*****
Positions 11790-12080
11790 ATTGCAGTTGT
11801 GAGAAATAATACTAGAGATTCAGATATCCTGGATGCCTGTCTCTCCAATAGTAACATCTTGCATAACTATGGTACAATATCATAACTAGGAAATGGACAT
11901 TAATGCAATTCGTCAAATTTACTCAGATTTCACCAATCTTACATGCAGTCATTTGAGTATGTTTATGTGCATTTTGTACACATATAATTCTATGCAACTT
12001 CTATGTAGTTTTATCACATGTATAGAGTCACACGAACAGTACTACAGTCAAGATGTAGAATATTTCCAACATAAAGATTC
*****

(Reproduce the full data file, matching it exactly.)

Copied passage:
Positions 11790-12080
11790 ATTGCAGTTGT
11801 GAGAAATAATACTAGAGATTCAGATATCCTGGATGCCTGTCTCTCCAATAGTAACATCTTGCATAACTATGGTACAATATCATAACTAGGAAATGGACAT
11901 TAATGCAATTCGTCAAATTTACTCAGATTTCACCAATCTTACATGCAGTCATTTGAGTATGTTTATGTGCATTTTGTACACATATAATTCTATGCAACTT
12001 CTATGTAGTTTTATCACATGTATAGAGTCACACGAACAGTACTACAGTCAAGATGTAGAATATTTCCAACATAAAGATTC